12. [...] exceptional service to the extramural community (and for firmly voicing his concerns about recent SMRB and NIH actions on the creation of NCATS and the abolishment of NCRR). His departure from NIGMS will [...]

  13. writedit said

    Interesting comment on SMRB over at the more recent post on communications with Congress about the abolition of NCRR and the creation of NCATS:

    http://writedit.wordpress.com/2011/01/27/sebelius-ncrr-must-go/#comment-10211

  14. the walrus is Paul said

    Apparently Dr. Berg (and his Advisory Council) has even more to say about this….

    ScienceInsider

    Collins’s Plan to Reshuffle NIH Draws More Flak

    by Jeffrey Mervis on 28 January 2011, 5:00 PM

    The revolt is spreading against a plan by U.S. National Institutes of Health (NIH) Director Francis Collins to create a new center on translational medicine by reassigning existing pieces of the $31 billion agency.

    Today, the top advisory body to the National Institute of General Medical Sciences (NIGMS), the component scheduled to inherit many of those pieces, agreed to draft a letter expressing its unhappiness with Collins’s plan, which would bust up the National Center for Research Resources (NCRR) in the course of creating the National Center for Advancing Translational Sciences (NCATS). And NIGMS Director Jeremy Berg, who opposed the new center when an NIH management board recommended it last month, explained in greater detail why he thinks breaking up NCRR is a bad idea.

    “I’ve never understood how dismantling NCRR solves more problems than it creates,” Berg told members of the NIGMS council during its meeting on the Bethesda, Maryland, NIH campus. Berg compared NCRR to a city’s department of public works, calling it an entity familiar with operating large facilities for the common good, and said it helps researchers from all disciplines. Folding its large programs into NIGMS “would be a big management challenge,” added Berg, who is leaving NIGMS in June as the “trailing spouse” as his wife takes up a position at the University of Pittsburgh.

    Collins says that NCATS will help spur the development of drugs and other treatments by industry. But as the NIGMS council discussion made clear, there’s no consensus about where NIH should draw the line between financing basic research to improve understanding of potential targets and helping the private sector push those targets through the drug-development pipeline. “If the reason [to create NCATS] is to derisk opportunities for industry, I think that’s quite bizarre and contrary to the entrepreneurial spirit,” said Yale University chemistry professor Scott Miller. James Stevens, a senior research fellow at Lilly Research Laboratories in Indianapolis, also questioned the rationale behind the new center: “If there is any organization that is slower and less agile than industry, it’s the federal government.”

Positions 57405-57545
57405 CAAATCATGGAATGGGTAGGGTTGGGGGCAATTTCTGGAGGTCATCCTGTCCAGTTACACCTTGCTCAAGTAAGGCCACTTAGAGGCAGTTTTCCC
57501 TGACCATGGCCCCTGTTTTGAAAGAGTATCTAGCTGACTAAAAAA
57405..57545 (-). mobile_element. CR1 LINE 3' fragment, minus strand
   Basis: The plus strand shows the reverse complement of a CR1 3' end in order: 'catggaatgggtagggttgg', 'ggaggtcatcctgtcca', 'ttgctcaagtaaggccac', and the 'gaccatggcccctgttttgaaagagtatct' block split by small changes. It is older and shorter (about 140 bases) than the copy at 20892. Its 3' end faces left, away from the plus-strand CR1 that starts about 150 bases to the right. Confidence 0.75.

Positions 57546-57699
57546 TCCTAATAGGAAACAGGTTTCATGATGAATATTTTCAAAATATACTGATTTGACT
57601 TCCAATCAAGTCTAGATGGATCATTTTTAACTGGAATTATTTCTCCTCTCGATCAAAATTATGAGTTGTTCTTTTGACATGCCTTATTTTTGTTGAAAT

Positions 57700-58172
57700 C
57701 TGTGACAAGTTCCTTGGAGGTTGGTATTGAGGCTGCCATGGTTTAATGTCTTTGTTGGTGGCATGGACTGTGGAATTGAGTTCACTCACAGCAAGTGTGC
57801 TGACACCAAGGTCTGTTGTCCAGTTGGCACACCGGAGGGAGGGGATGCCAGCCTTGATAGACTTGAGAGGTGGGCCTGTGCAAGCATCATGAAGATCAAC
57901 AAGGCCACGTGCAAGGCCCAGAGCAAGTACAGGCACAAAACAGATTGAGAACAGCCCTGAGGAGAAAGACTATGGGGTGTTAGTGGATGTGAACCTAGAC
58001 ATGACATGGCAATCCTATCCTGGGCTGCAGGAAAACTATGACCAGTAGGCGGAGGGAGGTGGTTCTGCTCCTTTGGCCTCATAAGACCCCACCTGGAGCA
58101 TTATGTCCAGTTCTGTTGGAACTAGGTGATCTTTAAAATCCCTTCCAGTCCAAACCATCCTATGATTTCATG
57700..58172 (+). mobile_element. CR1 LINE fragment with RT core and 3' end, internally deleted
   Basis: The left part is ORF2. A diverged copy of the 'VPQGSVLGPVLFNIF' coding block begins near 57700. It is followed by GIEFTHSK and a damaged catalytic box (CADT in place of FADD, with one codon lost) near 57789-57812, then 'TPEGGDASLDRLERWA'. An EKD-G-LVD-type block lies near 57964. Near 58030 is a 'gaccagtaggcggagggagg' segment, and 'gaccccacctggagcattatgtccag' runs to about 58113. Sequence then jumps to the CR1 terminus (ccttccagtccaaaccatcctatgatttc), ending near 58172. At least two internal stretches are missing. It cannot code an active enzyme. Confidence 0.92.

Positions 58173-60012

Leaving aside that debate, the big issue facing NIH and the biomedical community is whether Collins’s plan is the best use of NIH’s large but still finite budget and the possible threat to existing research activities supported by NCRR that affect the rest of the 27 institutes and centers.”Is there a management logic to splitting them?” asked council member Howard Garrison, who heads up the policy shop for the Federation of American Societies for Experimental Biology in Bethesda, Maryland. “It seems wasteful and destructive without a vision of why.”

    Garrison volunteered to draft a letter describing the council’s concerns about how NIGMS would be affected. It would be sent to Collins and the NIH management board as well as to Collins’s boss, U.S. Health and Human Services Secretary Kathleen Sebelius, and to the congressional panels that set NIH’s budget. A House of Representatives spending panel has already asked for information on the proposed changes, which would go into effect in 180 days unless Congress intervenes.

  15. writedit said

    Jocelyn Kaiser’s recap of the Feb 23 SMRB teleconference suggests this body has become and will continue to do little more than rubber stamp whatever the Director wants.

  16. [...] FY12 appropriations bill Conference Report includes its own assessment of the process by which NCRR was replaced by NCATS: The conference agreement includes language to eliminate the NCRR and create the National Center [...]